ASN's Mission

To create a world without kidney diseases, the ASN Alliance for Kidney Health elevates care by educating and informing, driving breakthroughs and innovation, and advocating for policies that create transformative changes in kidney medicine throughout the world.

learn more

Contact ASN

1401 H St, NW, Ste 900, Washington, DC 20005


The Latest on Twitter

Kidney Week

Abstract: FR-PO521

NMR Metabolomic Profiling in Distinguishing Kidney Stone Formers from Controls

Session Information

Category: Bone and Mineral Metabolism

  • 401 Bone and Mineral Metabolism: Basic


  • Denic, Aleksandar, Mayo Clinic, Rochester, Minnesota, United States
  • Vuckovic, Ivan, Mayo Clinic, Rochester, Minnesota, United States
  • Vaughan, Lisa E., Mayo Clinic, Rochester, Minnesota, United States
  • Enders, Felicity T., Mayo Clinic, Rochester, Minnesota, United States
  • Macura, Slobodan, Mayo Clinic, Rochester, Minnesota, United States
  • Lieske, John C., Mayo Clinic, Rochester, Minnesota, United States
  • Rule, Andrew D., Mayo Clinic, Rochester, Minnesota, United States

NMR-based urine metabolomics has shown considerable potential in biomarker discovery. It is not fully understood why some individuals develop kidney stones and others do not. We hypothesized that certain urine metabolites can distinguish kidney stone formers from controls.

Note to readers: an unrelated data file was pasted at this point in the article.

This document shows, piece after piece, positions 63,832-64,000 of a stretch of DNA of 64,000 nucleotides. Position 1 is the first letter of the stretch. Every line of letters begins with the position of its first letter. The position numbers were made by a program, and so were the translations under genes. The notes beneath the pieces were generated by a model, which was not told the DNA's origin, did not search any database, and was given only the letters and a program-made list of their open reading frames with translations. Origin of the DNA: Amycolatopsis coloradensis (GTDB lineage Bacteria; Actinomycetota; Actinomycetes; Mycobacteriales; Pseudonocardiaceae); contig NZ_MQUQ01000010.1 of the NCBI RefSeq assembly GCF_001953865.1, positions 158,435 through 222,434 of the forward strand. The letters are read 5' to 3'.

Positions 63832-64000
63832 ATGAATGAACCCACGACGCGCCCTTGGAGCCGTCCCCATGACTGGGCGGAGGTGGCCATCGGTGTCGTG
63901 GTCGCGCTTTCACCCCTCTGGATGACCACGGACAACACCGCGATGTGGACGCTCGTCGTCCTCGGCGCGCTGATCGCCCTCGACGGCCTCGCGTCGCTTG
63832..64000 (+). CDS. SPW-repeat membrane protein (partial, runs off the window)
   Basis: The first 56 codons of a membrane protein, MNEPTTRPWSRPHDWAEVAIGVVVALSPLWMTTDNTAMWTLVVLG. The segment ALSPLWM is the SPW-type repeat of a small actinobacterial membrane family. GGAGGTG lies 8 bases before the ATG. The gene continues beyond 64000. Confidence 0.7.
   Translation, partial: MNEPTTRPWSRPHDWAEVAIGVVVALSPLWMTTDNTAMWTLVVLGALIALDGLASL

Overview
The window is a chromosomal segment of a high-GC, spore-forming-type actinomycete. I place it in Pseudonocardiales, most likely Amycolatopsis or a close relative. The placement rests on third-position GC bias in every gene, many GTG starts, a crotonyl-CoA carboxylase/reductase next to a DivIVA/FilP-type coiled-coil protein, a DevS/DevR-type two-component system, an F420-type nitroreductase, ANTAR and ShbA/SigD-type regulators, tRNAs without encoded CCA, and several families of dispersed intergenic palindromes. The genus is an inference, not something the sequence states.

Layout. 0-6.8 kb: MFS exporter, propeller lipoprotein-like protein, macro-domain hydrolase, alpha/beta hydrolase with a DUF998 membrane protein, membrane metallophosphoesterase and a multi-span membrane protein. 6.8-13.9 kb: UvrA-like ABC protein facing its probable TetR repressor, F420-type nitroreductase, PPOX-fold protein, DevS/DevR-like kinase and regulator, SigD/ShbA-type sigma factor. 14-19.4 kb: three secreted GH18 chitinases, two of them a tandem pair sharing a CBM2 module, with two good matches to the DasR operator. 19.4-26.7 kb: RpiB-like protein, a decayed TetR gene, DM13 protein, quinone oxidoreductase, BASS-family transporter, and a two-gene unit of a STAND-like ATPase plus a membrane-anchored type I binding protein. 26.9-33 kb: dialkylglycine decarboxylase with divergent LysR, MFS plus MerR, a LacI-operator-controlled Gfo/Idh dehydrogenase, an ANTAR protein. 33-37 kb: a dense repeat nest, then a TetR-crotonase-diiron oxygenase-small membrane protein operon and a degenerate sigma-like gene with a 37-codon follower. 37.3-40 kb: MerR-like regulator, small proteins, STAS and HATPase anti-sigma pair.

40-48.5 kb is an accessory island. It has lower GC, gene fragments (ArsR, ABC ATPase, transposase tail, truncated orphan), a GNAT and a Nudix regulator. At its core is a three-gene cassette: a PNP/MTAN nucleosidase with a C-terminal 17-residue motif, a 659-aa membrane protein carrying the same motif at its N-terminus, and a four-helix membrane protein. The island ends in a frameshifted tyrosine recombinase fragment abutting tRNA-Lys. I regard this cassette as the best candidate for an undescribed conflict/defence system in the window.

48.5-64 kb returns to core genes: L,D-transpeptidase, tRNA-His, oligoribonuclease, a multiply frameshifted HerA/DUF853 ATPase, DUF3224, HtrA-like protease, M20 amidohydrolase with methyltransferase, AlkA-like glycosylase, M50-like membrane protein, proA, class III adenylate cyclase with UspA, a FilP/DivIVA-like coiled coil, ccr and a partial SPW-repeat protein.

We used high resolution NMR spectroscopy to study urines of 255 adult first-time incident symptomatic stone formers (SF), and 255 age and sex-matched controls. This was split into a training dataset (2/3, n=171 SF/control each) and a test dataset (1/3, n=84 SF/control each). NMR spectra were normalized by total spectrum area. Sex and metabolites from NMR data were used in PLS discrimination analysis to fit a model that distinguishes stone formers from controls in the training dataset. Variables with VIP>0.8 were selected for inclusion and cross-validation was used to determine number of components in the final model.


Among the 108 metabolites included in the final model, those with the strongest positive association with SF were 1,6-Anhydro-D-glucose, glucuronate, lactose and an unknown compound, while those with the strongest negative association were 2 unknown compounds and scyllo-inositol. The area under the curve for detecting stone formers with the metabolite panel was 0.66 in the training dataset and 0.57 in the validation dataset (Figure). Sensitivity and specificity were 78%/50% and 76%/36% in the training and validation sets, respectively.


This study found that a panel of urine metabolites could potentially discriminate those at risk for symptomatic kidney stones. Further studies are needed to identify the unknown compounds. Understanding the differential expression of these metabolites could shed new insights into the biology of kidney stone formation.


  • NIDDK Support